There’s only so much BS a rational human can absorb, most of it generated at the US State Department for the last thirty years, repeated verbatim by our media so we get only one side of the argument. Of course, with Putin being a “killer”, who’d want to hear what the hell Russia has to say? ‘Cuz it’d only be BS anyway. That’s the US line, brought to us all by neoconservatives, essentially the Democratic Party and progressives. They want to run the world based on rules the US and UK dreamed up after WW2, not on the International Rule of Law as typified by the UN. But the US has demonized the UN so well, Western society thinks it’s run by amateur nose-pickers. Rule of Law? That only applies within Western country borders, as in Meng is subject to Canadian rule of law here, but China and Russia have to obey US rules-based international order worldwide. Hmm.

    To gain at least some minor perspective, I read the Canadian website blog Russia Observer run by Patrick Armstrong, a retired diplomatic staffer who spent years at our Moscow embassy in the past. It’s a wry but calm commentary on how we manufacture our own BS in the West and disregard anyone else’s opinions, or even try to understand them. Wouldn’t help big business in the US’s attempts to take over the Russkies, and erect wall-to-wall fast food joints there, I guess, while feasting on natural resources if we heard any objections. No wonder Canada agrees with the US official line, or the Yankees would be in here taking us over completely, giving us prime private US medicine and kicking even our socialist Cons, let alone commie Libs and Dippers, to the curb.


    McPherson sounds like a normal uninformed unrounded pol with opinions. The NDP is as full of them as any other party, I’m sure.

  3. Point taken! But she is my sole soul mate and it must be lonely, hard (especially without a great leader like Mulcair). She is our David in Canada’s epic struggle with Goliath -we hope, wish her strength…

  4. Why is NATO still a thing? Yes Putin’s a bad man, he’s no worse than any American president in my lifetime, and better than some. If the goal was regime change in Russia, wouldn’t the smart move have been to go in and rebuild it after the cold war? Kinda like Japan after WWII? Instead we left a bankrupt failed state to face the Russian winter without a functioning country to take care of them, and, surprise, the power vacuum was filled by the KGB and the Mob. Why? Our leaders know that we need an enemy to be scared of, or we’ll start to ask why our leadership serves a plutocracy, instead of serving their constituency. We can’t afford to hire more teachers, or more doctors, or actually take this pandemic seriously, because Putin is a bad man!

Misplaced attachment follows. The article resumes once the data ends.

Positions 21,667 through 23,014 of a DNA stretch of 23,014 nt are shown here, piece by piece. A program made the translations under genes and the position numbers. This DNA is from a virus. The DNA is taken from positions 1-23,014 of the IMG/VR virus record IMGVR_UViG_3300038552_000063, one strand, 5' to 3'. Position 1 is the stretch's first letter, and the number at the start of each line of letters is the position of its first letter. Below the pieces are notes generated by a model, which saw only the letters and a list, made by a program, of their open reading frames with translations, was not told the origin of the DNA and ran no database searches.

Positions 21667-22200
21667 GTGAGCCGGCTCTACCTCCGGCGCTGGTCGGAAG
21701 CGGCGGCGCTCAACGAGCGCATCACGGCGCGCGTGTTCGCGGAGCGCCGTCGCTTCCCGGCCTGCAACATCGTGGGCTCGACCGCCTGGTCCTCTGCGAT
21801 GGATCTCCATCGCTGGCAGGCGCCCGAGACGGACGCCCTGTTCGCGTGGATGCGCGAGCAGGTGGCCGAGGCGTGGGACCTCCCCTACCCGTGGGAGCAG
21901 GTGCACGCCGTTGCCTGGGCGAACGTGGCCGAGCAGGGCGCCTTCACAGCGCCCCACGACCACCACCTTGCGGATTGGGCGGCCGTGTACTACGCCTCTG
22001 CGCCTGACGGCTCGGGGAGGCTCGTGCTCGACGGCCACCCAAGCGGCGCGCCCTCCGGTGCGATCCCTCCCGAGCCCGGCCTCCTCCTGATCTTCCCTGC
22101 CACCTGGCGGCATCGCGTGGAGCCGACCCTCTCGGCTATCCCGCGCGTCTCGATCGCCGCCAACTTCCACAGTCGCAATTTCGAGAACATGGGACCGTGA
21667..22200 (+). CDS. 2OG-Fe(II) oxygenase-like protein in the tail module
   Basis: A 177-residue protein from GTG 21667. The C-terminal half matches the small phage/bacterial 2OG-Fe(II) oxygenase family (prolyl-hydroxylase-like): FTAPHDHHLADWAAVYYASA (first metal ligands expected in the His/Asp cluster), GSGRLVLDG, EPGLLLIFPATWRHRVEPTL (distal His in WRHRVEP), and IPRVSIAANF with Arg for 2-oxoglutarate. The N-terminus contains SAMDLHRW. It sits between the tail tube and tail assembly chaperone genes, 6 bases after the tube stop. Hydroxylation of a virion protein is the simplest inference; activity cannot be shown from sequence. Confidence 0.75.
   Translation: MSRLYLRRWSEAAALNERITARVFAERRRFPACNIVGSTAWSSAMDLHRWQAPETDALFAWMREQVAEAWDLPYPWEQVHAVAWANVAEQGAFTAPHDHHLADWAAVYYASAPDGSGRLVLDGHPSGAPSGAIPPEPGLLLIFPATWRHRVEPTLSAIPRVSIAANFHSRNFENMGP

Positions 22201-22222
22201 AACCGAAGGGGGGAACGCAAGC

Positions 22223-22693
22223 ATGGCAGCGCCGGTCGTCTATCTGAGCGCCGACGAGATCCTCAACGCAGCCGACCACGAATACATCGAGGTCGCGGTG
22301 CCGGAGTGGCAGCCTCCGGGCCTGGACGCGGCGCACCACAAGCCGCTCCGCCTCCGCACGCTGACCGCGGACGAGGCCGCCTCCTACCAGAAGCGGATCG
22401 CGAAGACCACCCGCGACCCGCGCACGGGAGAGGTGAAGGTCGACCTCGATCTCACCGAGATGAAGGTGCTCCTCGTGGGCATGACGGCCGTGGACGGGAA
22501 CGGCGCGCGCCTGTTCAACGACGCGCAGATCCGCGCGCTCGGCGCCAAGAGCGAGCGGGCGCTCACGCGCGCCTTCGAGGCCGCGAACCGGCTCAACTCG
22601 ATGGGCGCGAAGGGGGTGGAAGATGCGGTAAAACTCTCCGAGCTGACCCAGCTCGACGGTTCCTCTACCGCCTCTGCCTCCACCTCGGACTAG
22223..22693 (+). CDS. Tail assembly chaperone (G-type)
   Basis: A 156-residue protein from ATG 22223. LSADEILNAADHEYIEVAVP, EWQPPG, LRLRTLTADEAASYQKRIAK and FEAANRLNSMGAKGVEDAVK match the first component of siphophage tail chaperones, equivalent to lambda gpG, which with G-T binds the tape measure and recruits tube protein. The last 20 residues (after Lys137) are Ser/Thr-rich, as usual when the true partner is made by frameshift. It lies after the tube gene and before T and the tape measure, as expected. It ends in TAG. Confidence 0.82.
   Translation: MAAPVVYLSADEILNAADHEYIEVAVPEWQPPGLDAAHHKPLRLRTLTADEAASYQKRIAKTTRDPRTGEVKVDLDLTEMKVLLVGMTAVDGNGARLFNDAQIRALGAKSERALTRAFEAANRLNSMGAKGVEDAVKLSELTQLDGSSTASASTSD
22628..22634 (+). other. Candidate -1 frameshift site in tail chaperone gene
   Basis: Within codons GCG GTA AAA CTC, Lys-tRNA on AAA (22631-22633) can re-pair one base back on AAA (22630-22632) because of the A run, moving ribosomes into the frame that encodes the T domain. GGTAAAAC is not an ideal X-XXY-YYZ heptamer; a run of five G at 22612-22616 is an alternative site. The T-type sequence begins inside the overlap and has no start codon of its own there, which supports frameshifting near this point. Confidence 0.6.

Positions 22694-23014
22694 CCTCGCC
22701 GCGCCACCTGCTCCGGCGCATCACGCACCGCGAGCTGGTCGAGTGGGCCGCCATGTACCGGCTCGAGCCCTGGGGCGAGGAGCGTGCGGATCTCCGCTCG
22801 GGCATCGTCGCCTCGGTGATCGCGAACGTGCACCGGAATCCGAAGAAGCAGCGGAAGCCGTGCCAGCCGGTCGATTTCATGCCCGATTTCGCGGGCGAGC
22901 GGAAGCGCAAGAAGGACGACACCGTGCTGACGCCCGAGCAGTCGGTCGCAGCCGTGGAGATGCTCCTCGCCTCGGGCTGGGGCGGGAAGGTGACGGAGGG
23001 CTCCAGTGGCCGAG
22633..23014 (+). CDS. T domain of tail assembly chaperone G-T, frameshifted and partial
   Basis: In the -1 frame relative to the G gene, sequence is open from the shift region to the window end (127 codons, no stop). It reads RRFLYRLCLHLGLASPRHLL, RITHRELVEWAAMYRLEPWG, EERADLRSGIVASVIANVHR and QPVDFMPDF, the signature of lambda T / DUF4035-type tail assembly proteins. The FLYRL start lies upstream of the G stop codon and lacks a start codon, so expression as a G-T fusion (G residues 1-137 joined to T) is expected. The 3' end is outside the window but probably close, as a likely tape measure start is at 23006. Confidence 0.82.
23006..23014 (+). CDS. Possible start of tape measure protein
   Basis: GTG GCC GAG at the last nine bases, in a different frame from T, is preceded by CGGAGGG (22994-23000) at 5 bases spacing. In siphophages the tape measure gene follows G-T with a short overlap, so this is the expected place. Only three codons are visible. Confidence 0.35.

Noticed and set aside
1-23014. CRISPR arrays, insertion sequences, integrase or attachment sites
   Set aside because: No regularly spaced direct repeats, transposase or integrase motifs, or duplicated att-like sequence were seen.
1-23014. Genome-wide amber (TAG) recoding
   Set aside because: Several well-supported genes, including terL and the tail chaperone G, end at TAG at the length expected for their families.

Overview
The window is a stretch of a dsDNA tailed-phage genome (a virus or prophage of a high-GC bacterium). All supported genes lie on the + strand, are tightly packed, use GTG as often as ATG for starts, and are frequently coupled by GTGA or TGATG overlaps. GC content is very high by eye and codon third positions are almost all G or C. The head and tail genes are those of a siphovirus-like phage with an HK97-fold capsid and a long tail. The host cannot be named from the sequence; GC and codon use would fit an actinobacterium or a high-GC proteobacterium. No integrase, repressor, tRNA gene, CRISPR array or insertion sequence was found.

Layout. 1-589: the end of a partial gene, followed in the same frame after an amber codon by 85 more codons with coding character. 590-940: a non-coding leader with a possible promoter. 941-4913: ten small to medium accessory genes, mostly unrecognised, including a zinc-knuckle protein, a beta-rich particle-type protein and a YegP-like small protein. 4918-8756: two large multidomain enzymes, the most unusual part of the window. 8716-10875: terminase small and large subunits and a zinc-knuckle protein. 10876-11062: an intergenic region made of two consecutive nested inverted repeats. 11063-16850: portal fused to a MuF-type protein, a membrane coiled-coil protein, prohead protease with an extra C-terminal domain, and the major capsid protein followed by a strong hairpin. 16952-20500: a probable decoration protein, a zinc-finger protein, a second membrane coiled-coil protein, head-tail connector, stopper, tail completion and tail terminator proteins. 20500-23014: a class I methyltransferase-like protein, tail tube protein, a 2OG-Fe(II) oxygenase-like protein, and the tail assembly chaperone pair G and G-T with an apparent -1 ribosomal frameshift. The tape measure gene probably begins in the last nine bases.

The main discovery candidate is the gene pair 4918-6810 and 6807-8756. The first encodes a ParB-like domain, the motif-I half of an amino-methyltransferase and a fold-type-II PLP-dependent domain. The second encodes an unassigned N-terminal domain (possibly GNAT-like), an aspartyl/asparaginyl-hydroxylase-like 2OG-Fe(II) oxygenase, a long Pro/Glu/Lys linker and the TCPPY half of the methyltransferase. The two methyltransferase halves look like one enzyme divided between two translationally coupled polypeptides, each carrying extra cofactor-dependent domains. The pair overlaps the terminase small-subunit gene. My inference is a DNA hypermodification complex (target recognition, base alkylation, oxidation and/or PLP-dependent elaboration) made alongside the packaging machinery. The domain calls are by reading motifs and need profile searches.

While I’m at it, how is Russia considered a credible enemy?
    America’s GDP 22.2T
    China’s GDP 15.47T
    Germany’s GDP 4.16T
    India’s GDP 3.26T
    Canda’s GDP – 1.83T
    Russia’s GDP – 1.67T (#12 overall)
    OooooOOOOooooOOOoooh scary Russians are coming! We’d better spend billions of taxpayers dollars containing the big scary threat that is totally NOT contained by the tens of thousands of existing nukes, or the geopolitical reality that Russia can easily be invaded from several different directions, and there is a greater power than Russia in each of those directions. Even though we hate taxes! Just in case they forget they are supposed to be our enemy, we’d better spend even MORE tax dollars to deploy a bunch of NATO troops close to their borders to keep them nervous. Not that they should be nervous. Why would Russia even be worried about being invaded? I’ve played Risk before and I can tell you that taking Asia is ALWAYS the best way to avoid being attacked.

    As for the NDP, they haven’t been the NDP since Jack Layton convinced them that if they smiled pretty and betrayed their principles, Canadians would let them sit in the big-boy chair.

  5. New Democrats in Ottawa can’t seem to learn that their vote is from progressives.and Tom Mulcair said proved that for them buy saying in 2015 that if the NDP formed government they would balance the budget. That foolishness only cost them 60% of their seats. People who want a centre right government will vote for the real thing every time which is to say the Liberals.
    Ms. Mcpherson will likely lose her seat and cost the NDP A few other seat was well.

    All this will do is hurt the party.

    1. I think a lot of the damage it did to them was below the waterline, and they haven’t recovered. The NDP used to know what it stood for and used to be willing to consistently speak for its values. Then they decided they wanted to get elected and now they filter everything they say or do through the “can I be PM if I say or do this” lens.
      The really frustrating thing is that the sequence of events you refer to allowed the Liberals to run on the platform the NDP should have run on, then welch on most of it.

  6. Have you read her promotional material, that she keeps on sending me (even though she wont reply to my e-mails when Im answering questions she asked me directly).

    She seems to believe she is the governing MP for Alberta, some sort of Viceroy for the wokish minded.

    Not an MP who is supposed to be representing her Edmonton riding, which I happen to live in.

    Pretty sure she has her eye on Rachels crown.

  7. The world’s largest Slavic diaspora is located in Canada, the vast majority being Ukrainian, a prominent ethnicity in the Prairie provinces.